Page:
Woman Used As Salami Tray at Altai Brands Event in Las Vegas

Altai Brands of Salinas, California, purveyors of gourmet cannabis edibles, objectifies woman as salami tray at Marijuana Business Conference after-party in Las Vegas.

[ A woman was treated like a piece of meat at the Altai Brands after-party in Las Vegas, Nevada on November 17, 2016. Photo by Adam Mintz via social media. ]

Calls to boycott Altai Brands began after a disturbing photo was circulated on social media showing a nearly nude woman laying on a table covered in slices of salami and other meats. In addition to being surrounded by slices of cheese, the photo also shows people holding drinks while standing near the woman. The event, hosted by Altai Brands, was a private after-party on November 17 for the fifth annual Marijuana Business Conference and Expo which took place from Novemmber 15-18, 2016 at the Rio All-Suite Hotel & Casino in Las Vegas, NV.

In a post titled “WTF?! And Just When You Thought Women Were Welcome Here” on the website for Her Canna Life, a community of women interested in the cannabis industry, Aliza Sherman writes, “An uproar took place online following #MJBizCon in Vegas this past week. At an after party, Altai Brands apparently went culturally tone deaf when they covered a woman in deli meats and served her up on the appetizer table. Comments ranged from shock to outrage in social media with calls to boycott the male-led company.”

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UFW & Driscoll’s: United To Exploit

Why won’t the United Farm Workers support the Driscoll’s Boycott?

[ Comprehensive Immigration Reform rally in Oxnard, California on May 1, 2013, International Workers Day. Children and adults wave red and black UFW flags while holding a Reiter Affiliated Companies banner next to a company representative holding a UFW flag. ]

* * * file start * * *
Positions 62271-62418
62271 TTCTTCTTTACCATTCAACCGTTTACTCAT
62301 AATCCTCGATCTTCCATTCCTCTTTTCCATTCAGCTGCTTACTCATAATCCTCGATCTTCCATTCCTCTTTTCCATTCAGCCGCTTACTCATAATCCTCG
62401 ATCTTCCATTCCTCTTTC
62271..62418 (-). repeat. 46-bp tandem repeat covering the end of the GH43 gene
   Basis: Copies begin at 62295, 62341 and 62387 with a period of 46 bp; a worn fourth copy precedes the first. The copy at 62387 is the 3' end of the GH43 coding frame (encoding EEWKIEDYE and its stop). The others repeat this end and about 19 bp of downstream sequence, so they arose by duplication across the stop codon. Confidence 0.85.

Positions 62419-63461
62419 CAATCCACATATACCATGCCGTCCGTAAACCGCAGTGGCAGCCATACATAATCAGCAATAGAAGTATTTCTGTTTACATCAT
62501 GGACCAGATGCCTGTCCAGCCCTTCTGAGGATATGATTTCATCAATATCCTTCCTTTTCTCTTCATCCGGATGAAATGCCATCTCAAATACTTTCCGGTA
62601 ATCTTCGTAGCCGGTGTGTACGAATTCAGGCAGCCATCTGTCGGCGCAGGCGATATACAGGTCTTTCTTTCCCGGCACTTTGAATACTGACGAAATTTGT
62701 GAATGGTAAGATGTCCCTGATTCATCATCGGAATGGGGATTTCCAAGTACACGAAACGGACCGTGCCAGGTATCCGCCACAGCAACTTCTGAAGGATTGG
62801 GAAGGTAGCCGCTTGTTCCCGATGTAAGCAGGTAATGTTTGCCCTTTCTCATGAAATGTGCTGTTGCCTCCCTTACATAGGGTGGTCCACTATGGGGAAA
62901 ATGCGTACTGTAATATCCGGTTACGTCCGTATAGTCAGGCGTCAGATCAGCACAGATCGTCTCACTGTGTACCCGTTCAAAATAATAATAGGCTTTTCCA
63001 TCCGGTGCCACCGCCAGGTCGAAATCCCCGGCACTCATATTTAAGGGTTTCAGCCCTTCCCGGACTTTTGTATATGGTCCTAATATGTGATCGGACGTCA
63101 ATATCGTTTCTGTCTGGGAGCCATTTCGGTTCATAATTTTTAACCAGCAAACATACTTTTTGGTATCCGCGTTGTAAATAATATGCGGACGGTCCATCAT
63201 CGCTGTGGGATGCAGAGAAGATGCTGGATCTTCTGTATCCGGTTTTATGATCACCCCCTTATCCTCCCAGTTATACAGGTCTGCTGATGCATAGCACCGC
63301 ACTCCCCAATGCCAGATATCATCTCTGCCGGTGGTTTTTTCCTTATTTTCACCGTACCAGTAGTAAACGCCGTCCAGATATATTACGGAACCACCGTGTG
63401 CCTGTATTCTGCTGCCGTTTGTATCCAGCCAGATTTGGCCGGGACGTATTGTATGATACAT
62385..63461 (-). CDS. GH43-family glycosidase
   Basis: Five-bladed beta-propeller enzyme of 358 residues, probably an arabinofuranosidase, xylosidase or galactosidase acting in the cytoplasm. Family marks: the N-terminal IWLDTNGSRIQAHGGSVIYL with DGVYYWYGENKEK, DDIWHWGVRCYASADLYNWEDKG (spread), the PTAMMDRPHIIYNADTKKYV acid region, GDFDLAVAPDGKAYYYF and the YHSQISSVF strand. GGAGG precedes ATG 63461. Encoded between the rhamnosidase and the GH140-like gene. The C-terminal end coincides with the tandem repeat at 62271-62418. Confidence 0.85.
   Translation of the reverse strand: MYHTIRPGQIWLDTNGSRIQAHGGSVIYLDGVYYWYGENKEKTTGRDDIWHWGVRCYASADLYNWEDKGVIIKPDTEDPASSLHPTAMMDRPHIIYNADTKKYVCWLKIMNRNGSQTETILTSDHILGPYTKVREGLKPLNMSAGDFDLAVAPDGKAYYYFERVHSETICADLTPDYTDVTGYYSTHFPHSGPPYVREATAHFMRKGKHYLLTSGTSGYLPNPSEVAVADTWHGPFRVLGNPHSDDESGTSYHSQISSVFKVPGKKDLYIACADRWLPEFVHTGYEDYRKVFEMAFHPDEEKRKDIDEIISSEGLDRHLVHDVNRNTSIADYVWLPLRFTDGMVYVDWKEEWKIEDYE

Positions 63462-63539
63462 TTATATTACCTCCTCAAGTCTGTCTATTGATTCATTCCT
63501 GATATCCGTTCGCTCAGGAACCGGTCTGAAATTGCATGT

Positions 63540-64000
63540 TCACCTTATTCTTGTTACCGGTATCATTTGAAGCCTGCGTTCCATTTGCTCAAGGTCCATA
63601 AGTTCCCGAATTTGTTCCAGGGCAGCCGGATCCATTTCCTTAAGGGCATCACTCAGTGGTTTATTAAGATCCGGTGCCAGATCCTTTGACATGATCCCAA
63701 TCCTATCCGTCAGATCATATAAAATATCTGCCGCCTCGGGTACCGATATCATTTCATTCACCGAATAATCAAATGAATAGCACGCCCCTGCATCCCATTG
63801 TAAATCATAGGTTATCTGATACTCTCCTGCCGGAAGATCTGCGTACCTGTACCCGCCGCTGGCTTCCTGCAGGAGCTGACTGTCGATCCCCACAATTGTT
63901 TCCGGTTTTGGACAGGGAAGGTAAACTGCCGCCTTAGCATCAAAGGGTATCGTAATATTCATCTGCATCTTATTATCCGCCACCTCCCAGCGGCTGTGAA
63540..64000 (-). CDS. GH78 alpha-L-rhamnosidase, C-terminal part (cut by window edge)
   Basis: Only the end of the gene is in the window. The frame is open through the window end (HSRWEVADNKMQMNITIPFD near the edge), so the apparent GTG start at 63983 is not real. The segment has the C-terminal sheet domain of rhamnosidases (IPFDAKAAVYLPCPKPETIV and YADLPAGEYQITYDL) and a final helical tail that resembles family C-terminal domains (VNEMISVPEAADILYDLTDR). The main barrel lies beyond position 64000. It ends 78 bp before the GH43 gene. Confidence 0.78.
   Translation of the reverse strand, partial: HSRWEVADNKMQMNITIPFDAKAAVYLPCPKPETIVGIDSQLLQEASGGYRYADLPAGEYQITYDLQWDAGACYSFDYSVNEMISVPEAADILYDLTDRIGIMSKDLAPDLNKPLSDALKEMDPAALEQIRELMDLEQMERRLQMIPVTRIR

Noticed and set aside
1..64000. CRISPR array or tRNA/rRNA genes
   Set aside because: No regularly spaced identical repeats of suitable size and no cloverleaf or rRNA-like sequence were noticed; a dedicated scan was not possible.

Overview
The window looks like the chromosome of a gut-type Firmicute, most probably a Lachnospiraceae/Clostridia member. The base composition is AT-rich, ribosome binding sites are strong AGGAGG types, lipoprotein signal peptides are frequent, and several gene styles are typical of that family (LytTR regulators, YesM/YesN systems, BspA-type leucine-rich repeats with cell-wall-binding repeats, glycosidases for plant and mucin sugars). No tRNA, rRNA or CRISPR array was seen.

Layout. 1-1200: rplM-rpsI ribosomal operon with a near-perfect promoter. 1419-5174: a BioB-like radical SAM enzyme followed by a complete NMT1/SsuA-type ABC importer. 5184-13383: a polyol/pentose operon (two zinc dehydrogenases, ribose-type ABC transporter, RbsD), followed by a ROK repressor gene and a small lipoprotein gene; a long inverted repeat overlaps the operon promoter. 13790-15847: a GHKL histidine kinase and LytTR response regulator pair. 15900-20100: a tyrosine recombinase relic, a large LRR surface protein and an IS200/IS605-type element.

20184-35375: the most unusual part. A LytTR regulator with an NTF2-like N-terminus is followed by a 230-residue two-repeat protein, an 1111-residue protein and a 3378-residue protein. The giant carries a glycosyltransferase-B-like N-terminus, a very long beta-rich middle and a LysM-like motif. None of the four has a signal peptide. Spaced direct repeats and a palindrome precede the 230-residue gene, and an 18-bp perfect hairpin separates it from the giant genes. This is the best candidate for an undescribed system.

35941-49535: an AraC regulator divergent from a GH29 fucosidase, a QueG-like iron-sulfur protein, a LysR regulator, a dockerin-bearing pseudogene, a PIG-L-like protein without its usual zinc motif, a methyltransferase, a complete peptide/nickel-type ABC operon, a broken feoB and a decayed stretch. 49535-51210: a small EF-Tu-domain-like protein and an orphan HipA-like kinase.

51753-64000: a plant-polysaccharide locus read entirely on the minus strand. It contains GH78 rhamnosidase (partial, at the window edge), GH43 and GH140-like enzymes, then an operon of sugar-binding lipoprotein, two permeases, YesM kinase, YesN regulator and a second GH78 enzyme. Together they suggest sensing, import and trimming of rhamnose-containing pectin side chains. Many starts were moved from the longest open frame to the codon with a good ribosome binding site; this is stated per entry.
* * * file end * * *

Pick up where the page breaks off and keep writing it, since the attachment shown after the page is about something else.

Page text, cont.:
Why won’t the United Farm Workers of America (UFW) support the Driscoll’s Boycott? That’s one of the questions UFW Vice President Lauro Barajas would not answer after he spoke at Hillary Clinton’s rally in Salinas on May 25.

There are two other questions that Barajas was unwilling to answer. He was asked why he personally took down UFW flags while people were speaking on stage and asking for support of the Driscoll’s Boycott at the Cesar Chavez March last month in Salinas. Barajas also refused to reveal anything about the UFW’s intimate relationship with Reiter Affiliated Companies, an Oxnard-based subsidiary of Driscoll’s which grows berries in the United States, Mexico, Europe and Northern Africa.

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UFW Tries to Silence Boycott Driscoll’s Activists at Cesar Chavez March

What is UFW (United Farm Workers) doing to support farmworkers fighting for justice in San Quintín, México and Washington state? Nothing.

[ FUJ member Lázaro Matamoros and Chelsea Thaw of FUJ’s boycott coordination team carry a Boycott Driscoll’s banner in the annual Cesar Chavez March in Salinas, California. April 3, 2016. Photo by Michal Garcia. ]

On Sunday, April 3, Michael Garcia and fellow Watsonville Brown Berets traveled a short distance to Salinas, California to attend the annual Cesar Chavez March and Rally presented by United Farm Workers (UFW). The Watsonville Brown Berets were joined by members of Familias Unidas por la Justicia (FUJ), an independent farmworker union in Burlington, Washington fighting for a union contract, and initiators of the boycott against Driscoll’s.